The news has been inundated with talk fear that we are over sexualising our children. But are we as adults being oversexualised as well? It is true that we can’t turn our heads without seeing scantily clad models advertising everything from milkshakes to melon ballers. But does this really work? For suppliers to increase their sales figures is it simply a case of someone taking off their clothes and standing next to whatever inanimate object is being sold?
A new study in the Journal of Consumer Research has revealed that the psychology of consumers is not as easily manipulated as we may all think. Using human beauty to sell a random object is actually only effective in certain situations. Using an attractive endorser may even ‘decrease persuasion’.
There are three situations in which the use of such a technique can be seen to work:
- Using an attractive model as a cue seen before ‘attractive products’. When this occurs, the attractiveness of the model being used will impact the consumer’s evaluation of the product being advertised as well as products not being advertised.
- If the beautiful person is seen in the same visual frame of the product. In this instance then the model will specifically affect the consumer’s evaluation of the product, making them more likely to buy.
- If the attractiveness is used as an ‘argument’. Most commonly found in adverts for beauty related products. In this instance, the effectiveness of the ‘beauty’ technique relies heavily on the psychology of the consumer. If the consumer believes they are able to improve their image/self esteem or lifestyle in some way then their evaluation of the advertised product will be positive, having been persuaded by the image of Kate Moss sitting half naked on the stairs.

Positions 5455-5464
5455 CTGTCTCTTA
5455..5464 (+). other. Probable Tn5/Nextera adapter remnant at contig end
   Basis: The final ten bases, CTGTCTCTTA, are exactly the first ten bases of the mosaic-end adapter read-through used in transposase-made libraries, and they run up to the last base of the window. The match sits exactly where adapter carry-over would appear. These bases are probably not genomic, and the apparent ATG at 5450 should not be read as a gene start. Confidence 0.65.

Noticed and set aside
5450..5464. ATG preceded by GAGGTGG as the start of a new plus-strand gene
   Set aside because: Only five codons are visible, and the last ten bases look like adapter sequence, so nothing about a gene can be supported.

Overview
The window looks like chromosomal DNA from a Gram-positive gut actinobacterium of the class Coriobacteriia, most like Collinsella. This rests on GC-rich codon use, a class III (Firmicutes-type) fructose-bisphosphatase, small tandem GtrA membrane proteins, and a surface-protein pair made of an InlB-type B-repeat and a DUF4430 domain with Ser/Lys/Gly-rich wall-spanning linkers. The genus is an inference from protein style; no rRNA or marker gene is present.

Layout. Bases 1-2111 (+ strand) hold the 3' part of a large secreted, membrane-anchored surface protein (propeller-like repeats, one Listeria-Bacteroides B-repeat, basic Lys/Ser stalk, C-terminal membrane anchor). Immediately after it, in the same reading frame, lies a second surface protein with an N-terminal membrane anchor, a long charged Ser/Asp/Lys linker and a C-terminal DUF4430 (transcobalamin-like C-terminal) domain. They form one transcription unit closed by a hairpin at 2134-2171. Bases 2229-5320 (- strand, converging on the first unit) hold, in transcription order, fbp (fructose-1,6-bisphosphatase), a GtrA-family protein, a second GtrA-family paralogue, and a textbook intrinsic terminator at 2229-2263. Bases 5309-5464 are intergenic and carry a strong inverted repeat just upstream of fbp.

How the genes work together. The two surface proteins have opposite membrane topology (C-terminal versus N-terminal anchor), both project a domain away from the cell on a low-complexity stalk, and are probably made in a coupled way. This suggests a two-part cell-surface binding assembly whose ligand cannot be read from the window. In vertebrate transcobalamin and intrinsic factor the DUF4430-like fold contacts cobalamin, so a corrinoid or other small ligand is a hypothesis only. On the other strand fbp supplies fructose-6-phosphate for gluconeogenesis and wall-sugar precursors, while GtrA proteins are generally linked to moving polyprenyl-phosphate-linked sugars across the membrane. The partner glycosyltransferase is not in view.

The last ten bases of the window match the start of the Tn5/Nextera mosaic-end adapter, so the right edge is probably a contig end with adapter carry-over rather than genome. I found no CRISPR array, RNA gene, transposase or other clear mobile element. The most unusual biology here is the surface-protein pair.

It is where consumers do not believe they are able to improve their self-image that this age-old advertising technique falls down. Perhaps the consumer believes that one should be satisfied with the hand they were dealt in life. Or perhaps they believe that they look so good that improvement is physically impossible. Whatever the underlying mind frame of these consumers, an image of Ryan Reynolds effortlessly seducing a young blonde woman will have no effect.
Using sex to sell a hairdryer or book or toaster is not quite as easy as sticking a raunchy photo onto the side of the box. Suppliers and advertisers alike need to understand the psychologies of their target audience and position their ‘attractive endorser’ in exactly the right space or time within the advert. Personally, I have never believed that buying a certain aftershave will make me look like Brad Pitt after one spray. However, maybe we are all being manipulated more than we think. To avoid being brainwashed I have one, very powerful piece of advice:
Keep telling yourself that your image has no room for improvement and the advertisers will not be able to break you.